U.S. and Jordan in a Dispute Over Syrian Refugees
Just as Jordanian officials were leading a high-level meeting on the Syrian refugee crisis at the sidelines of the United Nations General Assembly last week, the UN and the U.S. were pressing the desert kingdom to admit thousands of Syrians stranded on its border and being denied access to a refugee camp that stands half empty.
The United Nations High Commissioner for Refugees and the U.S. State Department are at odds with the kingdom over the Azraq refugee camp. U.S. officials say that more than 3,000 displaced Syrians have been waiting east of the Syrian city of As Suwayda for months without proper food and shelter, and that some have died. The Jordanian government says there are fewer than 1,000 refugees, and that some of them could be radicals who threaten national security.
The U.S. and UN push to help the refugees against Jordan’s reluctance is more complicated than it seems. Jordan has already done far more for the Syrians than the West, especially the U.S., and the small kingdom has legitimate concerns about upping its contribution. More broadly, the refugees’ predicament is one glaring example of how the international system for helping refugees get admitted to neighboring countries is increasingly dysfunctional.
“We are aware of the dire situation for refugees currently at Jordan’s border with Syria, and we are engaging with Jordan to see how we can assist with facilitating their entry,” Danna Van Brandt, the State Department’s spokesperson for the bureau of population, refugees and migration, told me. “We believe the international community has a fundamental obligation to come together to help Syrians, and all other refugee populations who are seeking safety.”
Another U.S. official told me that President Barack Obama raised the issue in a meeting with Jordan’s King Abdullah at the White House last December, but 10 months later there has been no movement on the Jordanian side.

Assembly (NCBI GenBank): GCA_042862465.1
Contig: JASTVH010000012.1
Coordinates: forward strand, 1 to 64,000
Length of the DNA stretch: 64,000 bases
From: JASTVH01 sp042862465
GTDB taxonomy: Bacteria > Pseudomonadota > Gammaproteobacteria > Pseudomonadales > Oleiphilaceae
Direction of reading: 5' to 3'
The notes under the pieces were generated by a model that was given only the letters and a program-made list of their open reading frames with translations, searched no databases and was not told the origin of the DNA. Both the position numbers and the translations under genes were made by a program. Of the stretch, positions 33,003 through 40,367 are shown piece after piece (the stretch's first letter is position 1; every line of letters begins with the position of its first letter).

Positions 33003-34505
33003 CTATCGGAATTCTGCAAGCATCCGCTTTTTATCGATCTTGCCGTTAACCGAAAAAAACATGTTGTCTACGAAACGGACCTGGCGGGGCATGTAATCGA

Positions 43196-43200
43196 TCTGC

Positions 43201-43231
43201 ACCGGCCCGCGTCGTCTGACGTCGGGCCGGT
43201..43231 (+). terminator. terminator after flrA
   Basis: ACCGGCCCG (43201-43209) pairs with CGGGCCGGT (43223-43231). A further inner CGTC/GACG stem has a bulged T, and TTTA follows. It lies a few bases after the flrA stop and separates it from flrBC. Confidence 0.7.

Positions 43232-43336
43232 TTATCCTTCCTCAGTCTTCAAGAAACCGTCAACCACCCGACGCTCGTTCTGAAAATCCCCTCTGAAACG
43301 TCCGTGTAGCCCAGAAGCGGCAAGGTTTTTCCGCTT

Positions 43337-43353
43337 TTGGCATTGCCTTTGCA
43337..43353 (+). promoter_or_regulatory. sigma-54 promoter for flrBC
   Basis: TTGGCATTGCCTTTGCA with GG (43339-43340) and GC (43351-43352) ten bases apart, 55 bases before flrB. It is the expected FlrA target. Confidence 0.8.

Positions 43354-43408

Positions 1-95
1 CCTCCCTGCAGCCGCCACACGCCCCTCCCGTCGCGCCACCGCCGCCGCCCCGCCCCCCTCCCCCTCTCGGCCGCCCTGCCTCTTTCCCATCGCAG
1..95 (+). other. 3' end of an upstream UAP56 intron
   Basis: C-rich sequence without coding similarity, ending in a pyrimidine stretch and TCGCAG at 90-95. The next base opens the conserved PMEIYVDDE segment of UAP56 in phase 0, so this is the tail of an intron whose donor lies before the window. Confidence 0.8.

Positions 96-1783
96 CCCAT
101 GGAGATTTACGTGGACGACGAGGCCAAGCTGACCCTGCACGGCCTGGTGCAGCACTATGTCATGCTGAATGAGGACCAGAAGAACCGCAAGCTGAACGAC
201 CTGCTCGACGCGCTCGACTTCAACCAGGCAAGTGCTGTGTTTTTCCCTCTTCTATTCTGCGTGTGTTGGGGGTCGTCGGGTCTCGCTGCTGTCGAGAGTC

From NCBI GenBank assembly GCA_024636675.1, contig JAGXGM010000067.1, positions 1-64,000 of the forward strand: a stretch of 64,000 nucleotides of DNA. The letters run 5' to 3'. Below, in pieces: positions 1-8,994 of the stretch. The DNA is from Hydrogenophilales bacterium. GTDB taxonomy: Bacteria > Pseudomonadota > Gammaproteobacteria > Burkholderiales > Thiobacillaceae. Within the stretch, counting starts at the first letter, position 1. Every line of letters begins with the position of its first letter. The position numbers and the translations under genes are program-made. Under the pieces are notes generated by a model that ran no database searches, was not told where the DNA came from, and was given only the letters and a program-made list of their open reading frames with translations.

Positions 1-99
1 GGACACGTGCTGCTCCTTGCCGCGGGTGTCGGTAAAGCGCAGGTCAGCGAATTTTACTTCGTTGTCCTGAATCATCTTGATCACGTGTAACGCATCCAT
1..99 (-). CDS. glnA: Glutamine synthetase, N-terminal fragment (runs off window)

According to the UN high commissioner’s figures, the Azraq refugee camp had fewer than 23,000 refugees as of August, about a year and a half after it opened. It has a capacity of 50,000, and UN plans call for it to eventually hold more than 100,000 Syrians, which would make it the largest refugee camp in Jordan. The nearby Zaatari camp has about 80,000 refugees, according to the UN agency.
Overall, Jordan has taken in more than 630,000 registered Syrians since the crisis began in 2011, and Jordanian government estimates place the total refugee count including unregistered migrants at over 1.4 million. The U.S. has provided nearly $668 million in support, along with $3 billion over the next three years in general aid to shore up the government. The UN high commissioner’s office and U.S. officials say they are sympathetic to the pressure the refugees are placing on Jordan’s economy, but are still frustrated that the country has slowed its refugee admittance to a trickle.
A Jordanian government official told me that increased fighting in the southern parts of Syria has prompted the kingdom to step up its scrutiny of incoming refugees. The official acknowledged that there has been a downturn in admissions, but insisted that the flow has not been cut off completely. The Jordanian military has determined that many of the people on the border are not actually Syrian, he said, and therefore may have ties to foreign fighter groups.
The UN refugee office did not respond to a request for comment on the Jordan-Syria border.
Syria experts in the U.S. say it’s not surprising that Jordan is closing its borders, considering the likelihood that the refugee flow will continue for years to come, potentially overwhelming Jordan’s ability to absorb them.
“Washington says take in more refugees, the Jordanians say no we can’t, and we are concerned about extremism,” said Andrew Tabler, a senior fellow at the Washington Institute for Near East Policy. “Their concerns are justified, but that doesn’t help those who are stuck on the border. We need to do something about them.”
It’s a little rich for the U.S. to demand other countries take in more Syrians when it has admitted a total of just 1,500 since the crisis began. The Obama administration’s plan is to take in 10,000 more next year, but even that modest intention is caught up in a political debate over the fear that the Syrians could present a security threat.
The U.S.-Jordanian dispute is another indication of how the White House’s overall strategy to contain the Syria crisis, based on bombing the Islamic State and giving aid to regional allies, is doomed to failure. Neither the refugee problem nor the jihadist problem can be contained. America’s regional allies had been pitching in on both, but they are done carrying most of the burden.
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